New choir offers Great Sacred Music in Manchester city centre churches

First published on: 14th December 2021

A new choir of young musicians has been chosen for national broadcasts and will perform at central Manchester churches every Saturday during term time, offering a unique blend of great sacred music, together with readings and hymns that audiences can join in with.

The Manchester HeartEdge Choral Scholars were formed during 2021 as a new education and training programme for choral singers – the first of its kind here in the North West – working in partnership with St Martin-in-the-Fields and the Diocese of Manchester. It is supported by the Church Commissioners’ Strategic Development Fund, with the aim of developing projects that will grow church, community, culture and social outreach in a number of churches across Manchester.

The Manchester HeartEdge Choral Scholars have already made a name for themselves, being chosen to sing for the Church of England Advent carol service which was broadcast on Sunday 12 December. 

They also perform for Choral Evensong on BBC Radio 3 on 15 December 2021.

About the Manchester HeartEdge Choral Scholars

The HeartEdge Choral Scholarship programme offers young musicians, each at the beginning of their professional singing careers, an opportunity to perform different styles of music together and to receive tuition from eminent choral leaders and conductors.

Many of the choristers are studying at the Royal Northern College of Music or Manchester University, and the Choral Scholarships provide stimulating and educational choral training, while contributing to a thriving tradition of musical excellence in the city centre parishes of St Ann’s Church and Sacred Trinity, Salford.

Jamie Wright, Member of The Swingles and co-founder of The Stay at Home Choir, said:

"It is fantastic to see HeartEdge working to make this young musician development opportunity available. With many comparable schemes being London based, the Manchester Choral Scholarship will open up access and be a hugely beneficial programme to many young singers wishing to gain varied and crucial experience. It was a pleasure work with the new scholars recently, being able to explore multiple areas of the singing profession from close-harmony, ensemble technique and improvisation.."

Molly O’Toole, current Choral Scholar, said:

"I have really enjoyed my first term as a choral scholar with HeartEdge Manchester. It's so rewarding to work within a small group and develop together throughout the year. I have particularly enjoyed attending workshops with various professionals in the mornings and then using what we've learned for our Great Sacred Music sessions in the afternoons. This is a new way of working for me, and I think it's really effective in letting us experiment with what we are learning. Everyone involved in the scholarship is really supportive, and I feel that I've improved as a choral singer even in the short time we have had so far. I'm very much looking forward to our projects in 2022!"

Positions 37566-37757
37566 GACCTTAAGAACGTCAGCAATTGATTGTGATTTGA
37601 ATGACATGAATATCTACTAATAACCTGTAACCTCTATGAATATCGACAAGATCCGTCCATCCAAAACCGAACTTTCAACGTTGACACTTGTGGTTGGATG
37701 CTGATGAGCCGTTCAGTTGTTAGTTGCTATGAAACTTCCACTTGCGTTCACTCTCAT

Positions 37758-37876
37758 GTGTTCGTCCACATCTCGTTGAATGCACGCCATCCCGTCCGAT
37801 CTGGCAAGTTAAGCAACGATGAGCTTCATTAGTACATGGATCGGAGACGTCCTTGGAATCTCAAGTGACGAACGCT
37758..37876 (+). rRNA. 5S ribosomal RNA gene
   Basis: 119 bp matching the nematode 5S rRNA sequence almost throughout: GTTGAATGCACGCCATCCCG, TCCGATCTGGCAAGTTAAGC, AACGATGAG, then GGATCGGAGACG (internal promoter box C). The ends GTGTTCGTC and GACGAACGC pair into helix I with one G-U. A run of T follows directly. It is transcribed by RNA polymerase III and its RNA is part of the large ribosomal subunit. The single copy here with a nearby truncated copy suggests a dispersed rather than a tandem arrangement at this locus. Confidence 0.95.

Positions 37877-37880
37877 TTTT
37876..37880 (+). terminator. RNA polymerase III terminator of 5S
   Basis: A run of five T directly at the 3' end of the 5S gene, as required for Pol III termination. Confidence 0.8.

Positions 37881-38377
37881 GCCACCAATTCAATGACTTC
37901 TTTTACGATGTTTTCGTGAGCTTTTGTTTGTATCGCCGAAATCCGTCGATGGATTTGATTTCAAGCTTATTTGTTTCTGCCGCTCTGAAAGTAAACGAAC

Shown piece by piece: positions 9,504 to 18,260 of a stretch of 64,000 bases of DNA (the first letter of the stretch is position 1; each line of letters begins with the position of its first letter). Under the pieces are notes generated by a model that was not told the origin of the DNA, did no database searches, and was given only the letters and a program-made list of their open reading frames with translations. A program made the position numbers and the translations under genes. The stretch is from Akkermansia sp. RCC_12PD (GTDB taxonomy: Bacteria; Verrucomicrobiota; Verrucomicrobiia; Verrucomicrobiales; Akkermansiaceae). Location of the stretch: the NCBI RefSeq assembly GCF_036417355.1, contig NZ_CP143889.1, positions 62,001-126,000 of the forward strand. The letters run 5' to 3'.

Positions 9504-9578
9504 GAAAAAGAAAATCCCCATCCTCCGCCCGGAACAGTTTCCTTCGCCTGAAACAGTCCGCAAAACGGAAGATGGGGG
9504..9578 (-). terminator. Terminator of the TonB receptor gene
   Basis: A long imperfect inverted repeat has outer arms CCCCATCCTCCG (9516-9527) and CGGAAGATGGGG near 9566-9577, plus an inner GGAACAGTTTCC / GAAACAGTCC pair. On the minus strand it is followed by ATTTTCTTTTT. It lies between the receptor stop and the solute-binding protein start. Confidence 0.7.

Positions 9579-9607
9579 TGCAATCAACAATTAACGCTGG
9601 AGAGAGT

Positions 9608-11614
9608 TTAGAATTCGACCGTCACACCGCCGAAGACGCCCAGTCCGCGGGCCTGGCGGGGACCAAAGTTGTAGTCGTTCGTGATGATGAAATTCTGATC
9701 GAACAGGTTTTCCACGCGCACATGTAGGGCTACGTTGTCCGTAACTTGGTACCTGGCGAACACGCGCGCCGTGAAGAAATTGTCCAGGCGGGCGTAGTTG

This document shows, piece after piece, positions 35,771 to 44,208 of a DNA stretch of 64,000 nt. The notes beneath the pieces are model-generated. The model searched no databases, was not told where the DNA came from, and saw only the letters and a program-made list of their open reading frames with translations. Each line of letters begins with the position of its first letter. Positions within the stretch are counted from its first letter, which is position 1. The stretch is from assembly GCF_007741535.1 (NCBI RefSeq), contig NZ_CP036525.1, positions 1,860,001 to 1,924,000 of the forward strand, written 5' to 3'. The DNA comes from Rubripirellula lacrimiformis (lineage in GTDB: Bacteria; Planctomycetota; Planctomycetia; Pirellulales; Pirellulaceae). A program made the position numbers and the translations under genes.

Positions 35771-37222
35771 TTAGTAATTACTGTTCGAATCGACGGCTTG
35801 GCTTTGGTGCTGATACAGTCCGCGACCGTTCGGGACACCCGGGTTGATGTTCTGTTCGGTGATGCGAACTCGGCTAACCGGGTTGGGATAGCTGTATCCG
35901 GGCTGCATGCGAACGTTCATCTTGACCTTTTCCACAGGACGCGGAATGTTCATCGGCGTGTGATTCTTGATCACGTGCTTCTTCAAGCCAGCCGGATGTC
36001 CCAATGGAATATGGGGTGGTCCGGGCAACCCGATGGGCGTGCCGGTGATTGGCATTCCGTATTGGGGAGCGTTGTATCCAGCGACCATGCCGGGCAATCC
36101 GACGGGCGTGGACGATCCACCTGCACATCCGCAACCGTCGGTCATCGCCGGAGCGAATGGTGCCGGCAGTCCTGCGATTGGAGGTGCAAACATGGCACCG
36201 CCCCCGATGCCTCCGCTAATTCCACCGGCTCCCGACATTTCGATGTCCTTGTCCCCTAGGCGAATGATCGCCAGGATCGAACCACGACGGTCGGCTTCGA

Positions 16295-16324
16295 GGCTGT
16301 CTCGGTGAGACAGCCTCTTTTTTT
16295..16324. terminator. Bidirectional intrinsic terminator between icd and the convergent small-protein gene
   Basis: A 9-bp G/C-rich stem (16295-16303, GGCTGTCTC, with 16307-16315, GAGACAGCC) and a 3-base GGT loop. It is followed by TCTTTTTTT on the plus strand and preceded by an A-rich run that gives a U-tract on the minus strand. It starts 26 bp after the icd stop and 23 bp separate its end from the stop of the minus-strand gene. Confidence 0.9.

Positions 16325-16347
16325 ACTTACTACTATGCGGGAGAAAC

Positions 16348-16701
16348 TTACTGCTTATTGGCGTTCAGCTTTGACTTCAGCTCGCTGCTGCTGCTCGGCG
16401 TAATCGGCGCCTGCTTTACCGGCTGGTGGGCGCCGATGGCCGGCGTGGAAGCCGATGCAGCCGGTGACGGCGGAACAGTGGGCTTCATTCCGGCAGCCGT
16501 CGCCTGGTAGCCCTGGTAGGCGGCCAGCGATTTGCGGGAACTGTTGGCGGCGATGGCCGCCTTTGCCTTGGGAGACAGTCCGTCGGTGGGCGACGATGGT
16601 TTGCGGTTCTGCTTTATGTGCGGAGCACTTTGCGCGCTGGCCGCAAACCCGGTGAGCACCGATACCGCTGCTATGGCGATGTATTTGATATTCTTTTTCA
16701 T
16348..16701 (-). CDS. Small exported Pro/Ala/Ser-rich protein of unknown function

Manchester HeartEdge Choral Scholars

Where to hear the Manchester HeartEdge Choral Scholars

You can hear the Choral Scholars each Saturday during term time at 4.00pm in St Ann’s Church, Manchester, and occasionally at Sacred Trinity Church, Salford, with an unusual blend of sacred music and thoughtful introductions on a theme, interspersed with hymns that the audience can join in with. Each event is a cross between a church service and a concert performance, lasts just 35 minutes, and brings beautiful music in the choral tradition to a new audience. This style of event has been used successfully at St Martin in the Fields church in London, and this is the first time it has been available in the North of England.

For a full list of forthcoming afternoon services, please visit https://heartedgemanchester.org/great-sacred-music/  

Canon Andy Salmon, Rector of Sacred Trinity Church and NW Coordinator of HeartEdge, said, “I’m so pleased to be working with this brilliant group of musicians. I’m looking forward to the choristers using their skills to encourage other churches to develop their music-making and introduce newer hymns, songs and chants that fit well in Anglican churches.”

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